Last month I attended a professional networking event held by a Melbourne think tank. Eager to get my schmooze on and charm potential employers (or people who could help me get in touch with potential employers), I brushed up on my ‘conversation topics’ flash cards and set out to get as many business cards from old white men as I could.
By the end of the evening, I had collected a handful of business cards and felt a sense of accomplishment. I had done everything right – wore modest, professional clothing, had engaging conversations about business and current affairs, and successfully prevented my voice from getting too breathy and high-pitched, maintaining a professional, business-woman octave. Having done all this and having the good fortune of being born with the grace of southern charm, I was confident that I’d left a good impression on those I’d met. This confidence solidified when one of my new contacts, an independent solicitor in his mid-60s, invited me out to lunch the following week. We ate at a nice restaurant on Chapel Street, and I was ready to dazzle with my business acumen and solid career pitch. However, our conversation didn’t stay for too long on careers, or career-related topics. Halfway through our lunch, I got a sinking feeling that maybe this ‘professional’ lunch wasn’t that at all. After he quizzed me on whether or not I wanted to start a family and how many kids I might want, the sinking feeling was affirmed when my ‘date’ invited me to stay at his beach house on Phillip Island sometime.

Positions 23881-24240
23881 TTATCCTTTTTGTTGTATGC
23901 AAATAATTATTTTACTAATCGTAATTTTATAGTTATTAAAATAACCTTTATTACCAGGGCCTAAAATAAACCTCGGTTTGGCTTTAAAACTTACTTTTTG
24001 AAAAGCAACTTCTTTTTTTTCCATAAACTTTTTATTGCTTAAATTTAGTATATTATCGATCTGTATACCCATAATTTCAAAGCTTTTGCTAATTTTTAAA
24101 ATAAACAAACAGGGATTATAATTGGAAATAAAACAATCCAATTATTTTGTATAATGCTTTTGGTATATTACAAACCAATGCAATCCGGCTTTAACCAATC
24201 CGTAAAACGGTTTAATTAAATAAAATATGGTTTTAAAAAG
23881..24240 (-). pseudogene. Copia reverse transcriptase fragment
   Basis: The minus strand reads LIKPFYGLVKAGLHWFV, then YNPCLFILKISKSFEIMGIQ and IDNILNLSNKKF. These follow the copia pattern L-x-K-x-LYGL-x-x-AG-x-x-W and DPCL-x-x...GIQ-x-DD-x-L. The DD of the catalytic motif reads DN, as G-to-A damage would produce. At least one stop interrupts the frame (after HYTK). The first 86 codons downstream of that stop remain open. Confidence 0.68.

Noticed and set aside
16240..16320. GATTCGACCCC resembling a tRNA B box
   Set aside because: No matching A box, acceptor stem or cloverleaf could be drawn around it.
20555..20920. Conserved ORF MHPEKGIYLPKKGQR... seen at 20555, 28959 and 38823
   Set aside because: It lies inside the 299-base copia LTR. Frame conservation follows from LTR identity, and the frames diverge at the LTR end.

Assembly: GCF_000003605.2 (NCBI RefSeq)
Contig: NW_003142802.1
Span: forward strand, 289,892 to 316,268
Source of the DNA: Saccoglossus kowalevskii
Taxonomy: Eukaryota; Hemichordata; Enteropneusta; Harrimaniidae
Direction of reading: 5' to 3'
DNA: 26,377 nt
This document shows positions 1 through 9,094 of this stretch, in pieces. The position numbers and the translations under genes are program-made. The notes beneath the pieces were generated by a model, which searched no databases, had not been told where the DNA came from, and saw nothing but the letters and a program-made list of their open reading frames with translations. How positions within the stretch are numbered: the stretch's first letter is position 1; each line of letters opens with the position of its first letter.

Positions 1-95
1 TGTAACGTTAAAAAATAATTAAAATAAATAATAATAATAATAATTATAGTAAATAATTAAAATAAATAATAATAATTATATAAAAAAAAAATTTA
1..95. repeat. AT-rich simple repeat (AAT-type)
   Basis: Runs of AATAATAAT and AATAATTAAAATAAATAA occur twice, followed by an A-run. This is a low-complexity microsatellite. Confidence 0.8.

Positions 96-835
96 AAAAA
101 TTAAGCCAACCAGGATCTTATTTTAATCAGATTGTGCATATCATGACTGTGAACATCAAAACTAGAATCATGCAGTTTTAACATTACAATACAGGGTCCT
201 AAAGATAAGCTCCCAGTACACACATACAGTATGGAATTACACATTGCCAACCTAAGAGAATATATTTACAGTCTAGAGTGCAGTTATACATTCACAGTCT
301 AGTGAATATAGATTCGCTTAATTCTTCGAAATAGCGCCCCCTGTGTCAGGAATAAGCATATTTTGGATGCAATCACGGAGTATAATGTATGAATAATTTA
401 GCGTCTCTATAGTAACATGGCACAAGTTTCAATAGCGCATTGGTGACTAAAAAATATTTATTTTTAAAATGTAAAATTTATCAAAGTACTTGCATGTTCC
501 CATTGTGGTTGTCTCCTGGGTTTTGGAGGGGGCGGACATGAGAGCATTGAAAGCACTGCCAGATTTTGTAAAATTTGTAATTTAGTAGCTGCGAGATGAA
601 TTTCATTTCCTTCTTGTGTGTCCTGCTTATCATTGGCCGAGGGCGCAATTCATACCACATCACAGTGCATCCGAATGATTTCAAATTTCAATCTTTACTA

“It’s got four rooms,” he said.
For professional women, this story is unlikely to elicit much surprise. When I recounted the event to a friend of mine, she shared a similar experience. Near the end of a networking event, a senior solicitor in his late 40s offered to walk her home. Although she declined, he insisted, and walked her to her front door. Once there, he made a pass and attempted to kiss her. She dodged his advance just in time, wished him a very awkward good night, and barricaded herself in the safety of her home.
As law students on the bottom of the professional ladder, making connections in our field is vital and can open up a world of opportunities. But especially for younger women, it can be tricky to network with older men without getting into questionable situations. When faced with the choice of keeping a contact or moving on, knowing what exactly what you want from the relationship and how much awkwardness you are willing to put up with to reach your goal, is useful. For me, my threshold for foolishness was reached upon the invitation to the beach house.
Sometimes it may be possible to maintain a professional relationship simply by consistently sticking to business topics at and, or adjusting your posture and tone. A reasonable man with any sense whatsoever would probably get the hint. In a career like law, reputation is worth its weight in gold, and if someone compromises this by hitting on you, they clearly do not take you seriously and won’t be any worth to you. So, if the unwanted attention continues or you feel too uncomfortable, cut your losses and move on.